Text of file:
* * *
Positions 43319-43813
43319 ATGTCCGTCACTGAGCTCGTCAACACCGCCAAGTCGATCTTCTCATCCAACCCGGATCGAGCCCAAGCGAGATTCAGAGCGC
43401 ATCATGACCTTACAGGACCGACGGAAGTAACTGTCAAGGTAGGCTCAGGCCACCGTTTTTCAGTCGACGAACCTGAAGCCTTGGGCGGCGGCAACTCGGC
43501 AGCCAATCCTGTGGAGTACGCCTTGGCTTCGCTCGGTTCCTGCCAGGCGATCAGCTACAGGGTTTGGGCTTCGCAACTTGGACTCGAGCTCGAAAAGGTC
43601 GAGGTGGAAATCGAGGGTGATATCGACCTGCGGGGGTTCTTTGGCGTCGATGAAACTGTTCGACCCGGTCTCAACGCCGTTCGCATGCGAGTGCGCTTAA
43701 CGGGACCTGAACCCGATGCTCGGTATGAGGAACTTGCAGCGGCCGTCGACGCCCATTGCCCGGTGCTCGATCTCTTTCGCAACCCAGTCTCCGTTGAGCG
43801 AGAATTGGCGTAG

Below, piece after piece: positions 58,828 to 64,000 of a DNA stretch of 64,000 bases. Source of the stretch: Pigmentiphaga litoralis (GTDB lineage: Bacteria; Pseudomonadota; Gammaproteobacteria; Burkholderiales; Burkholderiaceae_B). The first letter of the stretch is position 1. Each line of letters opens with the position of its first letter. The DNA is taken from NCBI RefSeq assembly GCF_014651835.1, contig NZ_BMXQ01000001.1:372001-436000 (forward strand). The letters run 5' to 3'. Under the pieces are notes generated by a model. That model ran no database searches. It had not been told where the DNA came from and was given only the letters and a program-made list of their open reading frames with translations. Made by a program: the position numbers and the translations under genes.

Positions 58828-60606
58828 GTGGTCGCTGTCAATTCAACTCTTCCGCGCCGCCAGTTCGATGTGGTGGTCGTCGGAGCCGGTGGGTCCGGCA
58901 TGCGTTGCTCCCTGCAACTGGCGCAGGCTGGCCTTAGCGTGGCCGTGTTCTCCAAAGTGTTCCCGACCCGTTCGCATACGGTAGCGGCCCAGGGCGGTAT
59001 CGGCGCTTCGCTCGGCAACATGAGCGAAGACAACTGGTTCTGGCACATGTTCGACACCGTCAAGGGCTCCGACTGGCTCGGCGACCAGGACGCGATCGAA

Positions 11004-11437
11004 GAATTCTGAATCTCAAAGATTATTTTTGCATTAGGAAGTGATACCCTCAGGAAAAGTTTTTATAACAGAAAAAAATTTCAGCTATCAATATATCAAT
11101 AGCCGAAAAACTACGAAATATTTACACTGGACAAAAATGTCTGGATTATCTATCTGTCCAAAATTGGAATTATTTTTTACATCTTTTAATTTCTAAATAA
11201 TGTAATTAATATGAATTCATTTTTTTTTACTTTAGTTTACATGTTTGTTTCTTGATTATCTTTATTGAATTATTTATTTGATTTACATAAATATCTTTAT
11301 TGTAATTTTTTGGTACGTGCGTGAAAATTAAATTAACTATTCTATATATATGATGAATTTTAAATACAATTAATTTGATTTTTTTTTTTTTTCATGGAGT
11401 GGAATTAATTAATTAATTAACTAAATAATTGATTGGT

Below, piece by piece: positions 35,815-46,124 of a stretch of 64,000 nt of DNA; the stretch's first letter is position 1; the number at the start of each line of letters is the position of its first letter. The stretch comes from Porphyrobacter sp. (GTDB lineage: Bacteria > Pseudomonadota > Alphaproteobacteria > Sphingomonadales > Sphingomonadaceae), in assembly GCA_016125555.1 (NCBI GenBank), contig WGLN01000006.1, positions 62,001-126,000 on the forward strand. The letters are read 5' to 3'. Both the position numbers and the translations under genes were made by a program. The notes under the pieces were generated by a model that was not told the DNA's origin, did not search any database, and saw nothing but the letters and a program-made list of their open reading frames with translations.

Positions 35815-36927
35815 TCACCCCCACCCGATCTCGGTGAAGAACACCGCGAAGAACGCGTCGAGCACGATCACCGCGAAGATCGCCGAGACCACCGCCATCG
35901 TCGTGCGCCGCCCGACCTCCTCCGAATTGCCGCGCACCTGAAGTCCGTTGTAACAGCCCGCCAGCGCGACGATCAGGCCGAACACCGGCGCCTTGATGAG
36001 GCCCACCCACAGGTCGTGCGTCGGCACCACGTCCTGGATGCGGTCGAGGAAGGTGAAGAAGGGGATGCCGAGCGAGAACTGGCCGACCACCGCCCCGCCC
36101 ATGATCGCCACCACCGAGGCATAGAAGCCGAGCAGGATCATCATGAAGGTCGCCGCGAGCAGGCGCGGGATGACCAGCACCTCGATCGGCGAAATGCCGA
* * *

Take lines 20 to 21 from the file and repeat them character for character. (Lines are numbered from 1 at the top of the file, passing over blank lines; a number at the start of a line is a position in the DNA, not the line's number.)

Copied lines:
Positions 35815-36927
35815 TCACCCCCACCCGATCTCGGTGAAGAACACCGCGAAGAACGCGTCGAGCACGATCACCGCGAAGATCGCCGAGACCACCGCCATCG